My reading this year has been a bit more grim than I might have expected, and nowhere is that more true than here. I just don’t expect dark and grim from Scalzi. Not that he doesn’t write about serious stuff, what with all the war and potential species annhilation, but the general tone of his books is a bit more positive. This was a very interesting take on religion, though.
9. I’d Know You Anywhere, by Laura Lippman
Lippman writes a detective series, which I will actually get to next, but up until recently, I had only read her standalone stories. These are still crime stories, but usually more in the aftermath. This one is like that–a woman who had been kidnapped by a serial killer when she was 15 is contacted by him again, from where he sits on Death Row. She is the only one of his victims that he did not kill, actually, and she is still afraid of his manipulation, not least because she has not told her children or any of her acquaintances about her past. I like the way these books look at the aftermath of crimes, and how keeping secrets harms people for a very long time.
10. Baltimore Blues, by Laura Lippman
This is the first book in Lippman’s Tess Monaghan series. On my Nook homepage, they were selling this for $0.99 as the featured book of February, which is smart, because now I am thinking I will need to buy the rest of the series. Fun characters, interesting puzzles, nice setting. I like series like this, because you can feel safe picking out a book from the series. I look forward to seeing how she grows her characters.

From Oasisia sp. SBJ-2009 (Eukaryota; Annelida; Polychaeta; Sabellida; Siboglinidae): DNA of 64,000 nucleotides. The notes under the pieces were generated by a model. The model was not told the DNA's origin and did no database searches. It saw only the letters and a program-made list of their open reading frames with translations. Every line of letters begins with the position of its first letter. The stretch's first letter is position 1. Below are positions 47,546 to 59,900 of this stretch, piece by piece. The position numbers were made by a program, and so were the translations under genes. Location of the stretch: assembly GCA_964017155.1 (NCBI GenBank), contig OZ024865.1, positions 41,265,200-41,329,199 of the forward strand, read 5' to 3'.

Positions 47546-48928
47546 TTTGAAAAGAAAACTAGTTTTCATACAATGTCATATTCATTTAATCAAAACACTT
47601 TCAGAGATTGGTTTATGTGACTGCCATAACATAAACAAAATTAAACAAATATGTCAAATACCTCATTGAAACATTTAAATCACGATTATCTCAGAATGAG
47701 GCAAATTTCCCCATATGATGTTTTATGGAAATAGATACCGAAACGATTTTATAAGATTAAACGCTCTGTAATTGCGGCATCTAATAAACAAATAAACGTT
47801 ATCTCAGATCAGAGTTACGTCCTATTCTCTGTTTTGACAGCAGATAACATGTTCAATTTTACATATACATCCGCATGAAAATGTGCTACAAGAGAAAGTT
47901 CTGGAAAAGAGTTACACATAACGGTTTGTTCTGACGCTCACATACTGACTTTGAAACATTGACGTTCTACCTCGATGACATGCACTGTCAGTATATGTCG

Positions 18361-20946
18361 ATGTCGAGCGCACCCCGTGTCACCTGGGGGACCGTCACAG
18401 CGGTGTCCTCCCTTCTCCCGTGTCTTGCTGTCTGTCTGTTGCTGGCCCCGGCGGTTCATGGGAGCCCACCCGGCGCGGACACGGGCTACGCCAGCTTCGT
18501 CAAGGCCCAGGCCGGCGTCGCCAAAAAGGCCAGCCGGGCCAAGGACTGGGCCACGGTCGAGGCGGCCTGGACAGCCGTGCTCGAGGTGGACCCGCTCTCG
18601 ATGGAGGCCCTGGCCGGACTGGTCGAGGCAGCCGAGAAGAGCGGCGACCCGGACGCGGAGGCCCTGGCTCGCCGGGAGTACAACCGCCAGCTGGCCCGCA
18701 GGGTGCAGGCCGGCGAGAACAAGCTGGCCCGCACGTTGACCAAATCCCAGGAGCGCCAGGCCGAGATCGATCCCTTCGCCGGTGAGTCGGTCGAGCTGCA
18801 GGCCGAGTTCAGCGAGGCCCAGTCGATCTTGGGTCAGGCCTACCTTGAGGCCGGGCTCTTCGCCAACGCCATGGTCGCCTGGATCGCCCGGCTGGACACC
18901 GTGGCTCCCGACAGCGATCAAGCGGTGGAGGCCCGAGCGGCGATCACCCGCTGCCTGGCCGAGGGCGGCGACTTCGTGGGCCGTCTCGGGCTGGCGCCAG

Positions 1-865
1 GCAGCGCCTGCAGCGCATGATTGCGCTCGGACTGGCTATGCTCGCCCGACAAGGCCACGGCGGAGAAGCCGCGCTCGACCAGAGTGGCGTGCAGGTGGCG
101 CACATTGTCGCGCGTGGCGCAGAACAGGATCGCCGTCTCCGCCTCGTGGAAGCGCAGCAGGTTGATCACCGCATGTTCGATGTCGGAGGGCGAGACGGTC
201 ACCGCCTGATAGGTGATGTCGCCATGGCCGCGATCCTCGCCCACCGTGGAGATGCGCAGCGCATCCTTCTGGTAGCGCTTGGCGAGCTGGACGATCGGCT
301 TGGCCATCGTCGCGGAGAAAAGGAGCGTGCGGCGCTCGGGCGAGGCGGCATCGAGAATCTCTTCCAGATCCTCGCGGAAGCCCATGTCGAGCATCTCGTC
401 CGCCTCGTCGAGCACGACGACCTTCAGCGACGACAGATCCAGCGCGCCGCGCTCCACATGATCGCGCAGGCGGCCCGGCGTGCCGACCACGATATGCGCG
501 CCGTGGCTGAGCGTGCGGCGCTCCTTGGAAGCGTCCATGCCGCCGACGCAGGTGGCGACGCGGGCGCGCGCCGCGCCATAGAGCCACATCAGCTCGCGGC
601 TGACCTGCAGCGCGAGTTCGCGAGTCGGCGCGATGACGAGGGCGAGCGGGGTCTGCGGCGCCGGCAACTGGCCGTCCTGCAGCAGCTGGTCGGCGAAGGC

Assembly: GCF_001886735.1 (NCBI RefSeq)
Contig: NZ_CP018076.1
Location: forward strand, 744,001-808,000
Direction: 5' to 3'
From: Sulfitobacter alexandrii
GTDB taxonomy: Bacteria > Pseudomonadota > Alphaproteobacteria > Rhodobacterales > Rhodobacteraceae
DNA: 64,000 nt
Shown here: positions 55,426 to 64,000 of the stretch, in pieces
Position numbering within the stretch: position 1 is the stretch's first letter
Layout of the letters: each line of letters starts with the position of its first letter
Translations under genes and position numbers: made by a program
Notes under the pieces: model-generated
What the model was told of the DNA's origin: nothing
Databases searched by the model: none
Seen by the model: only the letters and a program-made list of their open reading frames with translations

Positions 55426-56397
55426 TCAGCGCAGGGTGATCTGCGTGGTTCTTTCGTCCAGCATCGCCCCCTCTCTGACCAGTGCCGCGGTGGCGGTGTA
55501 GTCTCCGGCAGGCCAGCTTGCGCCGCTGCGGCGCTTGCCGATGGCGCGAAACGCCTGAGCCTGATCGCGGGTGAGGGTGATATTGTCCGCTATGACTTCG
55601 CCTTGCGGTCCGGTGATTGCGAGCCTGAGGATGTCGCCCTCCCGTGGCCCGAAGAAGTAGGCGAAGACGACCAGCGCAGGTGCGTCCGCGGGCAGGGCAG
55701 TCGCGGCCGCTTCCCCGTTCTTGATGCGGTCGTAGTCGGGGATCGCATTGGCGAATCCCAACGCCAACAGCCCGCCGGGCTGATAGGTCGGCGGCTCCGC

11 and 12. Analog Science Fiction and Fact, April issue, Asimov’s Science Fiction, March issue
One of the reasons I love the Nook is that I can get this type of literary magazine and keep it around for future reference without having flimsy magazines cluttering up my house. I particularly like to read science fiction short story magazines for two reasons–science fiction has rich history with the short form, where ideas can be investigated that wouldn’t necessarily support a whole novel, or worlds can be tested and fleshed out for use in a larger work. Plus, I like that it makes it easier to find new authors. I am somewhat discouraged by the lack of women writing in this issue (only one story in each mag), but maybe this is unusual. I hope so. I don’t want to read only women writers, but I know that a lack of women writers means that the editors aren’t really choosing the best stories. So, if there are many missing stories, I need to find where they are. On the other hand, the stories themselves show a lot of interesting, strong female characters, and some investigation into gender issues, so that is good.
13. Venus Plus X, by Theodore Sturgeon
Theodore Sturgeon is a great, great writer, and definitely ahead of his time on gender issues. I;ve said it before, but I’ll say it again–I can’t believe he was writing at the same time as Alfred Bester, who was a brilliant but deeply misogynistic writer. This book, about a man who finds himself in a future society without gender, and the contrast between that society and the very gendered and commercial society of the 50’s, was quite an interesting though experiment and a very quick read. At least, it was fast and easy to read the actual words, but I did spend a lot of time thinking about what I read, which is what makes a really good book for me.
I have started a few other things, but this seems to sum up what I have been reading, unless I am forgetting something (definitely a possibility!). In the meantime, if anyone is still reading this despite my long absence from regular posting, does anyone have a recommendation for a good general interest science magazine? I want something that has good science, but not an academic journal. Thanks!